Advisers need advertising campaign

Financial advisers may need a large-scale consumer education campaign to help the general public understand what they offer.

Wednesday, October 5th 2016, 6:00AM

by Susan Edmunds

Fred Dodds

Improving consumer understanding of financial advice is among the primary objectives of Financial Advice New Zealand, the new professional association that is currently in development stages.

IFA chief executive Fred Dodds said something needed to be done to get the message to the public that an adviser would offer value. “It is that basic question ‘who are advisers and what do they do?’”

He said it was an exciting time to be a financial adviser because financial issues had come to the fore for many New Zealand through things such as KiwiSaver. “But the public generally don’t know if they need an adviser, they don’t know how to find one and they don’t know how to evaluate one. And also don’t understand the value of making better financial decisions,” he said.

“The public just doesn’t seem to have time to understand the types of services advisers provide.”

He said there would be thousands of clients who could attest the value of advice – and there needed to be surveys done that highlighted their experience.

“Advisers, for sure, are educating their clients and their referral sources but a bigger campaign is necessary for the adviser profession, product providers and Government to work together to provide more clarity around ‘financial advice’. Educating the public at large is especially challenging.”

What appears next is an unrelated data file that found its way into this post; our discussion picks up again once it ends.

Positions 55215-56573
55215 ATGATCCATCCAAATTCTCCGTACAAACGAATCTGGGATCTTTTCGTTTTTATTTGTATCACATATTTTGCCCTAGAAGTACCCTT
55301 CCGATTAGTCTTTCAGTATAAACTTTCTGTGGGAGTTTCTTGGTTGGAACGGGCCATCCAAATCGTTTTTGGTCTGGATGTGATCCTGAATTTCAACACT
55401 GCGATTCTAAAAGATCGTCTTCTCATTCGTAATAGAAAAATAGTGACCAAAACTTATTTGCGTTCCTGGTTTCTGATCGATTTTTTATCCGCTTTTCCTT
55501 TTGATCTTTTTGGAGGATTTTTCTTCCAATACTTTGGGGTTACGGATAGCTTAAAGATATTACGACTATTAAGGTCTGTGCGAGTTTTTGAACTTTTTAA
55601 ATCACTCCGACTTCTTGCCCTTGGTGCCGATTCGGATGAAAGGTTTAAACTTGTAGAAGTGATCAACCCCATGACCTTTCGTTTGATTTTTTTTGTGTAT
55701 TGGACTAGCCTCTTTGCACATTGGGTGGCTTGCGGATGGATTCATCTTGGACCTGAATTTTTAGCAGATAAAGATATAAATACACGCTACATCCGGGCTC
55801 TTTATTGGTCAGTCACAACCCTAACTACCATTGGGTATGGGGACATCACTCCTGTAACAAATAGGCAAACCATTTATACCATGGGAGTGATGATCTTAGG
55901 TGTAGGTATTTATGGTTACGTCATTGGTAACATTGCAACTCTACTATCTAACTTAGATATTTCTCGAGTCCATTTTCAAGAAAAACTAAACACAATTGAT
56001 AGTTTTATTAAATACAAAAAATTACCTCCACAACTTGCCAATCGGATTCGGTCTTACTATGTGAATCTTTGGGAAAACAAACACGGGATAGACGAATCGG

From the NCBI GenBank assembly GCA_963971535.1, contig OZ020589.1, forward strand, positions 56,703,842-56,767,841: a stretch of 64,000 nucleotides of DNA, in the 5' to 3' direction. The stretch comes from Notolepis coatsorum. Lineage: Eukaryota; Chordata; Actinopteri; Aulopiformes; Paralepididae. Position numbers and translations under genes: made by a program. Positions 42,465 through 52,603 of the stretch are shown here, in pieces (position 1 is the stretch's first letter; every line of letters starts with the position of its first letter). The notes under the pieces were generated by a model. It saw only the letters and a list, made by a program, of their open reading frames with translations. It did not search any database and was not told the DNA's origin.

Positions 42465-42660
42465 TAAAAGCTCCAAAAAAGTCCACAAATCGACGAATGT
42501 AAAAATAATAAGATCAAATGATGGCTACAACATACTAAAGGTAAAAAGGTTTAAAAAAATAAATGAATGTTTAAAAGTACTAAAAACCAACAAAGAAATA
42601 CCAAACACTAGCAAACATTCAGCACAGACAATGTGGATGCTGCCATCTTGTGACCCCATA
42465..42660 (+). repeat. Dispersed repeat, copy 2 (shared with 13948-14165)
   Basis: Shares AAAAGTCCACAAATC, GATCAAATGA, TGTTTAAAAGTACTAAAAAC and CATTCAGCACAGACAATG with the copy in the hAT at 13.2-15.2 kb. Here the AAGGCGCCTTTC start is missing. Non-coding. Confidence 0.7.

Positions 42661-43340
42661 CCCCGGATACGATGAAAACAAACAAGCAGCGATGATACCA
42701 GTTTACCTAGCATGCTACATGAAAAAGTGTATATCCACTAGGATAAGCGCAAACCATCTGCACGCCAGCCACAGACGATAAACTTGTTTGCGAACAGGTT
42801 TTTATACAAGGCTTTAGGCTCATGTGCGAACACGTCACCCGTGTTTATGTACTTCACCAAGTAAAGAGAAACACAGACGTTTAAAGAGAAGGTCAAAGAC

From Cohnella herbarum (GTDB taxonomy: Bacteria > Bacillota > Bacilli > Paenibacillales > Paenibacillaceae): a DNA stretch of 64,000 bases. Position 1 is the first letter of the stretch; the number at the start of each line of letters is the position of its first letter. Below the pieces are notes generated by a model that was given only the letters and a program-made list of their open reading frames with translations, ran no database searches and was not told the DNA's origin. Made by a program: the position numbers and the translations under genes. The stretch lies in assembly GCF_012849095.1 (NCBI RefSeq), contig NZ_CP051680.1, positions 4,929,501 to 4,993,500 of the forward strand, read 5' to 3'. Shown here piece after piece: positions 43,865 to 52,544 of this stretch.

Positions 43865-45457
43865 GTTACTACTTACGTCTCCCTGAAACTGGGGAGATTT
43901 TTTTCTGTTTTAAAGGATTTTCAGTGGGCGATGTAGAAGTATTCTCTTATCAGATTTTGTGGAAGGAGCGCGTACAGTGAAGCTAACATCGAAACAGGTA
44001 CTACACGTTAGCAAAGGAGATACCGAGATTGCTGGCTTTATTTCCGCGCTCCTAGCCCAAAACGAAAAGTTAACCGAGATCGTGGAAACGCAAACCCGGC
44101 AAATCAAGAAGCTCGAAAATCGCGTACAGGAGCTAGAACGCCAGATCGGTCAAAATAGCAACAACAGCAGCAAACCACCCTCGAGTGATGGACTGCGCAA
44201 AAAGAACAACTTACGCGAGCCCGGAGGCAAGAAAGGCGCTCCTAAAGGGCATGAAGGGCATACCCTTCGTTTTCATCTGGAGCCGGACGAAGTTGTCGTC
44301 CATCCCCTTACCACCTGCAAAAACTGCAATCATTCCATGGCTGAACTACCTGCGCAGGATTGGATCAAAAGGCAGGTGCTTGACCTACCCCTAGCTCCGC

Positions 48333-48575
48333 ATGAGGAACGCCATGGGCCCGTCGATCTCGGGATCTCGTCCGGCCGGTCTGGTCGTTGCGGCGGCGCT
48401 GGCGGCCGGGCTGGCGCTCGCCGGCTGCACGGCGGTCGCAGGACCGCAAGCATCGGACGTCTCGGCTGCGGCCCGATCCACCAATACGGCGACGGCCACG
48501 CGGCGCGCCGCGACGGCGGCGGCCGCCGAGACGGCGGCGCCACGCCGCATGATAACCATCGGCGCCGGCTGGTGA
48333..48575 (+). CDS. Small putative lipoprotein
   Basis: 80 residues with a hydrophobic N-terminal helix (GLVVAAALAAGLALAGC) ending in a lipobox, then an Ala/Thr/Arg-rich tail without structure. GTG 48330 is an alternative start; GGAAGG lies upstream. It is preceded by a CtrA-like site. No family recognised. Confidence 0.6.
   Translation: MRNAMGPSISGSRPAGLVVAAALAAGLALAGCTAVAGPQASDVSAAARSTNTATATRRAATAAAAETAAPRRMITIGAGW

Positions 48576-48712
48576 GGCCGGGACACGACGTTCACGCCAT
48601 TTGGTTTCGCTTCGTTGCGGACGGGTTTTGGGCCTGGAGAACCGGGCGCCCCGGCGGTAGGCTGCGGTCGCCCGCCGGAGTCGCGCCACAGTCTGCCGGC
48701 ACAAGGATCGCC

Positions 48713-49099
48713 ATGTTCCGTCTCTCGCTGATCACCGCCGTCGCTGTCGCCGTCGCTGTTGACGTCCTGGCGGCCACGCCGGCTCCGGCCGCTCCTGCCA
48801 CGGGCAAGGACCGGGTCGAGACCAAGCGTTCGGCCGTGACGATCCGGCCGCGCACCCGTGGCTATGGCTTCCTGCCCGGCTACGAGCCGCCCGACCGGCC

PAA chief executive Rod Severn said it was the responsibility of advisers themselves, as well as professional bodies. “They are the best-kept secret of the lot. They know first-hand the benefits they offer but they don’t talk about it often enough.”

David Boyle, investor education group manager at the Commission for Financial Capability, said it was timely to inform New Zealanders about the value of advice with the Financial Advisers Act under way.

“The three key questions I have been getting at the Commission and on my radio show regarding advice are: Where do I go to find an adviser, what can I expect to pay and how do I know it is good advice for me personally?

“As you know the Commission is a very strong advocate for getting advice and the key going forward is not only highlighting the value of it but what advice might look like in the future.  How can it be made more accessible to more New Zealanders when they need it?”

It is an issue that has been around for some time. In 1986, Brian Klee, as LUA president, said in an address to members that work needed to be done to improve consumers’ perception of the industry’s value: “Neither LUA nor the life companies have communicated clearly the role and responsibilities of the life underwriter. Instead each have been totally absorbed in promoting products, name and their importance. As a result, the public doesn’t appreciate the true value of a career life underwriter. Those that have a personal life underwriter invariably believe he or she is tops. However, they have little time for life agents in general. How can that be?”

Tags: Financial Advice New Zealand financial advisers Financial Advisers Act IFA Professional Advisers Associations

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